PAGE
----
The Great Heat versus Ice Debate

by Karen McDonald, PT, MDT

Heat and ice are used frequently to relieve pain for a variety of musculoskeletal conditions. Heat produces many desirable benefits including an increase in local blood flow, an analgesic effect on pain nerve endings, and a relaxation of muscles around a given joint. Heating pads, hot showers, and warm tubs/whirlpools (98 to 102 degrees) are good sources of heat. Most heat applications are used for 15-20 minutes.

Cold applications can also be effective
against pain. Cold can help control swelling and inflammation, have an analgesic effect on nerve endings, and relieve muscle spasm. A reusable gel ice pack, crushed ice in a Ziploc bag, or a package of frozen peas or corn wrapped in a thin towel can be used.

When to Use Cold:

  • In the first 72 hours of an acute injury where inflammation is present (as noted by heat, redness and/or swelling)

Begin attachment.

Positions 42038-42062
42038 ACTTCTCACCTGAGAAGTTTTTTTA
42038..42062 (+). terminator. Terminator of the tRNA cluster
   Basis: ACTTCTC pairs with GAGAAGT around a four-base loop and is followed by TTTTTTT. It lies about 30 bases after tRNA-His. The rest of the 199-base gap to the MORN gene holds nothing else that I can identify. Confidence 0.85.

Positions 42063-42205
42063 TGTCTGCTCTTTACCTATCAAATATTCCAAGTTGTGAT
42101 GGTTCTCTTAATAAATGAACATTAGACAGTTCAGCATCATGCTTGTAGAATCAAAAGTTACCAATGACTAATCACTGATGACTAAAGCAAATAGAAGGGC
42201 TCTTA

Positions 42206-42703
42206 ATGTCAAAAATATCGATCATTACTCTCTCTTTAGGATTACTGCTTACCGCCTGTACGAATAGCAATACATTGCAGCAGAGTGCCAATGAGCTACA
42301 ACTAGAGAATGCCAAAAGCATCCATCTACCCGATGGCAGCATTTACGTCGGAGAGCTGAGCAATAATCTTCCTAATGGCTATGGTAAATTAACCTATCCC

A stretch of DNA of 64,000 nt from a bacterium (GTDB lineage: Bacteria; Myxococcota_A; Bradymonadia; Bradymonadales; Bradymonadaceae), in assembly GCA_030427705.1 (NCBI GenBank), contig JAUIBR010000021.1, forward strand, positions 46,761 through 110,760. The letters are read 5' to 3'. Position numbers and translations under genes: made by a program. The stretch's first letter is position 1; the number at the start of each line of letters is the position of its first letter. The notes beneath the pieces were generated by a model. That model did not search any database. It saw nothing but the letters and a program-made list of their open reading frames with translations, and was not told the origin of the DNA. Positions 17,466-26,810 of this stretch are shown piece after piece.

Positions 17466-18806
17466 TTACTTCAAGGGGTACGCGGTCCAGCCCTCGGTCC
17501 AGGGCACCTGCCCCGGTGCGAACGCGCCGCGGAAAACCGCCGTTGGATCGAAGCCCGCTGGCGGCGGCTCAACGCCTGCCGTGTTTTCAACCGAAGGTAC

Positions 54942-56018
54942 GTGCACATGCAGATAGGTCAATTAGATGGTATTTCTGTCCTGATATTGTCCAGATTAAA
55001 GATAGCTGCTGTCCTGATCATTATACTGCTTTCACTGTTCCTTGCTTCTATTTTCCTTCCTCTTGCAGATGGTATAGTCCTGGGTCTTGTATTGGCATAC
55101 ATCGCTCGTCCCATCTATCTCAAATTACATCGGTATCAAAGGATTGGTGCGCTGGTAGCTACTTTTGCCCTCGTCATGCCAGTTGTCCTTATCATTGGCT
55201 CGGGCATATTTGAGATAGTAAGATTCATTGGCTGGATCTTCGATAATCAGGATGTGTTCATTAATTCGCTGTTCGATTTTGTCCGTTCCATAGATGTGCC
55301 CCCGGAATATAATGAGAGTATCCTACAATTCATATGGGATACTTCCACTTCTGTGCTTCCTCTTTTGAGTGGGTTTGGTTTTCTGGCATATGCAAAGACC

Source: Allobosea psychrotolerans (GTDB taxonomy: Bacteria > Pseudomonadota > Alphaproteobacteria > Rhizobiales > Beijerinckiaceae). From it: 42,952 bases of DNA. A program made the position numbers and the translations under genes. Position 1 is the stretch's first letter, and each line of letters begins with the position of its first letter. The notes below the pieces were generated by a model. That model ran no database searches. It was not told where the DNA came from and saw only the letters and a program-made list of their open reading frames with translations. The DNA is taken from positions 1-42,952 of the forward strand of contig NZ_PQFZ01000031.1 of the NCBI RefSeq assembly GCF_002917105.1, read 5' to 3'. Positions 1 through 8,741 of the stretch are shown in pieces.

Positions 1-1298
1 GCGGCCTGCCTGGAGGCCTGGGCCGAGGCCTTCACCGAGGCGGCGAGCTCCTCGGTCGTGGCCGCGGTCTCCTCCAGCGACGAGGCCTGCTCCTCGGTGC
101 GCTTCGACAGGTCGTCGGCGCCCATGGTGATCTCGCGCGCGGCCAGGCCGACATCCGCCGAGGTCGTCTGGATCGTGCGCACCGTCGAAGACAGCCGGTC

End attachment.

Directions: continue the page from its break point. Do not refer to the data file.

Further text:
• For relief of pain and muscle spasm
  • After an exercise session
  • If the use of heat to a joint or muscle increases pain or swelling





When to use Heat:

  • For joints or muscles that are stiff
  • For relief of joint pain or muscle spasm
  • Prior to an exercise session


Whether you use heat or cold, take care to protect your skin. For example, place adequate toweling between your skin and a heating pad/ice pack. Never fall asleep while lying on a heating pad or ice pack as tissue damage in the form of burns or frostbite could occur.